Stocks advanced on Friday as Procter & Gamble's earnings offset softer-than-expected housing numbers and kept the Standard & Poor's 500 Index on track for its longest winning streak in more than eight years.
Procter & Gamble shares rose 3.7 percent to $73.04 and gave the biggest boost to both the Dow and S&P 500 after the world's top household products maker's quarterly profit soared past expectations. The company also raised its sales and earnings outlook for the fiscal year.
But the stock market's gains were curbed after economic data showed new U.S. single-family home sales fell in December, although expectations for a continued housing sector recovery remain intact. The PHLX housing sector index <.HGX> slipped 0.2 percent.
The benchmark S&P 500 index is up 5 percent so far in January. The equity market's strong start this year has been attributed to solid corporate results, an agreement in Washington to extend the government's borrowing power, encouraging signs from the global economy, and seasonal inflows into stocks.
Those factors helped the S&P 500 rally for a seventh day on Thursday to reach a five-year peak. But the index has struggled to convincingly climb above 1,500, a level it surpassed briefly on Thursday for the first time since December 2007 and momentarily topped again on Friday.
"We hit (1,500) yesterday, we've hit it today, it is going to take a little bit of work to get through it - it's a psychological resistance point," said Paul Mendelsohn, chief investment strategist at Windham Financial Services, in Charlotte, Vermont.
"The housing numbers coming in a little weaker, you would have expected that with Hurricane Sandy and the fiscal cliff," Mendelsohn said. "With everything that was going on in December, you would expect a little weaker number. Maybe analysts were looking for a little too much out of that report."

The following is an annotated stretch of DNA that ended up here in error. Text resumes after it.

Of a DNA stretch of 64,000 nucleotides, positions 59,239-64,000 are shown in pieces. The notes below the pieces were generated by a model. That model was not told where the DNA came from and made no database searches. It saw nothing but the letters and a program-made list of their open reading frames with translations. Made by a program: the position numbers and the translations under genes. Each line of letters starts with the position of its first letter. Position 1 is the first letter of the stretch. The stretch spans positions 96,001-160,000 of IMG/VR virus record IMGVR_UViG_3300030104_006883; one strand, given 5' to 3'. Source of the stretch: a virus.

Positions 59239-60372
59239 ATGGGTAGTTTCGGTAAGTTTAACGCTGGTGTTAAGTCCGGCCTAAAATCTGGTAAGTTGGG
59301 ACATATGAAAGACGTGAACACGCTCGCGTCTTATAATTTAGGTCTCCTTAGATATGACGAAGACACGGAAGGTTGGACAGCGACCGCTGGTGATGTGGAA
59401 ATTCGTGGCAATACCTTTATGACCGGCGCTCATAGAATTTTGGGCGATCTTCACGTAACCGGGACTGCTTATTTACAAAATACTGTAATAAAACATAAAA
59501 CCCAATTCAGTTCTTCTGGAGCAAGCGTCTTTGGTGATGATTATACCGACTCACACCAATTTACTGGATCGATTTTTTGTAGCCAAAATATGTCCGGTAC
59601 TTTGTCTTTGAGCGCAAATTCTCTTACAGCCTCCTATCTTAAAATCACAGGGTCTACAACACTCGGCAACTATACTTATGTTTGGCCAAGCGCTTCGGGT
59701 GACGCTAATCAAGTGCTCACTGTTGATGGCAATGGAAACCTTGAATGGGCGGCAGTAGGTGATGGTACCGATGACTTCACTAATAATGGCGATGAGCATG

If the S&P 500 rises for an eighth day on Friday, it will be its longest winning streak since late 2004, when it rallied for nine straight days.
The Dow Jones industrial average <.DJI> gained 31.19 points, or 0.23 percent, to 13,856.52. The Standard & Poor's 500 Index <.SPX> advanced 3.48 points, or 0.23 percent, to 1,498.30. The Nasdaq Composite Index <.IXIC> rose 13.05 points, or 0.41 percent, to 3,143.43.
Honeywell International Inc posted fourth-quarter earnings just above Wall Street's estimates, reflecting the diversified U.S. manufacturer's campaign to boost profit margins in the face of sluggish sales growth. Honeywell's stock shed 0.3 percent to $68.04.
The initial portion of earnings season has been encouraging relative to recent expectations. Overall, S&P 500 fourth-quarter earnings growth is on track for a 2.9 percent rise, up from the forecast of a 1.9 percent gain at the start of earnings season, but well below the 9.9 percent increase in an October 1 forecast.
Thomson Reuters data through Friday showed that of the 147 S&P 500 companies that have reported earnings, 68 percent exceeded expectations. Since 1994, 62 percent of companies have topped expectations, while the average over the past four quarters stands at 65 percent.
Microsoft Corp gained 1.2 percent to $27.95 after posting a quarterly profit that edged lower as Office software sales slowed ahead of a new launch, offsetting a solid but unspectacular start for its Windows 8 operating system.
Halliburton Co shares jumped 5 percent to $39.70 after the world's second-largest oilfield services company reported higher-than-expected earnings and sales for the fourth quarter. Strong international drilling activity offset a slowdown in onshore North America work, Halliburton said.
(Editing by Jan Paschal)